Country names, as well as their designation by geographic region, follow the Standard Country or Area Codes for Statistical Use, referred to as the ‘M49 standard’ (prepared by the Statistics Division of the United Nations Secretariat). There may be some minor discrepancies between printed reports and data available online due to changes in the reporting methodology over time.
There is no established convention for the designation of development status of countries or areas in the UN system. However, for analytical purposes, this report classifies all countries into one of four broad categories: developed countries; developing countries; countries with economies in transition, and least developed countries (LDCs). The ASR follows the country categorizations defined by UNCTADstat, with the exception of LDCs, for which the M49 standard is followed.
The designations employed do not imply the expression of any opinion whatsoever on the part of the UN concerning the legal status of any country, territory, city or area or of its authorities, or concerning the delimitation of its frontiers or boundaries. The assignment of countries or areas to specific groupings is for statistical convenience and does not imply any assumption regarding political or other affiliation of countries or territories by the UN.
Where organizations are unable to provide supplier country information, it is reported under ‘Unspecified Countries.’ Some tables may refer to "Remaining countries" - this includes procurement from non-member states and procurement where the region of the supplier is known but not the precise country. For analysis where comparisons are made between supplier country and total procurement (for example, the proportion of procurement from developing countries as a percentage of procurement from all countries), adjustments have been made to only include data where the supplier country is known.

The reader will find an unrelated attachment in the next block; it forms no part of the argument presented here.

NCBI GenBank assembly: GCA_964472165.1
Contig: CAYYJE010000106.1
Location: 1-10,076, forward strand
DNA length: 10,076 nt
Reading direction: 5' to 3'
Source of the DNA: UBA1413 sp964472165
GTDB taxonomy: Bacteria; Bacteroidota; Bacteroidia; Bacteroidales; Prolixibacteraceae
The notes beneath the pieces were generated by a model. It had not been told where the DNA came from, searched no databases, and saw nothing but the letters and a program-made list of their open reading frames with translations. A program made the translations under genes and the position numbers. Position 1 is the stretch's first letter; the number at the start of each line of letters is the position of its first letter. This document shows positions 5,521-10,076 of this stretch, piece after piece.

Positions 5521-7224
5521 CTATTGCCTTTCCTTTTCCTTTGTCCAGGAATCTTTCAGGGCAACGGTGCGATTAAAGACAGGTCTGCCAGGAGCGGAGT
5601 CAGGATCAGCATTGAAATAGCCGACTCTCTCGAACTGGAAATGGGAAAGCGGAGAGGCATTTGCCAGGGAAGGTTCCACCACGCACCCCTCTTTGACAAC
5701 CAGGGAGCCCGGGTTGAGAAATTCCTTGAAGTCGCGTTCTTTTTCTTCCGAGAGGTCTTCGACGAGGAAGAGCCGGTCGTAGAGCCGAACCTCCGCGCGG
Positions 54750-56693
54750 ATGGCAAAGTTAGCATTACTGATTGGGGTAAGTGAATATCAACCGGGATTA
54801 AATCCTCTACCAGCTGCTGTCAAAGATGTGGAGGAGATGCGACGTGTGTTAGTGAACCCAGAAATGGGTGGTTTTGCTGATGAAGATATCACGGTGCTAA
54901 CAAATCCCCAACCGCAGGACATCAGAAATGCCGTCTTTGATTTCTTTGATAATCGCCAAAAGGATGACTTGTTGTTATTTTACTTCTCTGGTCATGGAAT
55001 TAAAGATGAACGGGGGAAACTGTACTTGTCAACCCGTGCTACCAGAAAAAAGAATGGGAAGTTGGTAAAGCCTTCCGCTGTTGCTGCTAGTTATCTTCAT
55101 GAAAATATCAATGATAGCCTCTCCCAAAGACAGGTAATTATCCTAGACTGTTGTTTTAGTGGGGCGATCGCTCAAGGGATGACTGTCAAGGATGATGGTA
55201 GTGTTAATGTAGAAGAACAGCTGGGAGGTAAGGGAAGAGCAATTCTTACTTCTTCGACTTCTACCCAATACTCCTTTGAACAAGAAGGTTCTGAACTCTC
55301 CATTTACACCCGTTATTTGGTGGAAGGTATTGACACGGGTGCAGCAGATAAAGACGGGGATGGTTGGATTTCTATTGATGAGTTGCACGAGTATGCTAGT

Use the form below to provide feedback to the ASR team within UNOPS. Alternatively, send an email to: firstname.lastname@example.org
This site uses interactive dashboards to present ASR data. If you are having difficulty viewing the information, please check your browser, browser settings or local content restrictions. Ensure you're using the most recent version of a supported browser. More information on system requirements for dashboards can be found here. Where you require support, please contact the ASR team below. You can also refer to the ASR report document.
Most dashboards have click-filtering enabled, so you can click on any dashboard element to filter the data shown on the rest of the dashboard. On some dashboards, there are additional filter menus which allow you to explore the data.
Dashboards can be downloaded as a PDF and data from dashboard tables and charts can be downloaded in CSV, Excel or Google Sheets format. To download as PDF, click the "Google Data Studio" button at the bottom left of any dashboard then click the "Download Report" icon. To export data, right click on a chart or table to view the available options. In order to access these functionalities, you may need to be logged into a Google account. You can log in or create an account here.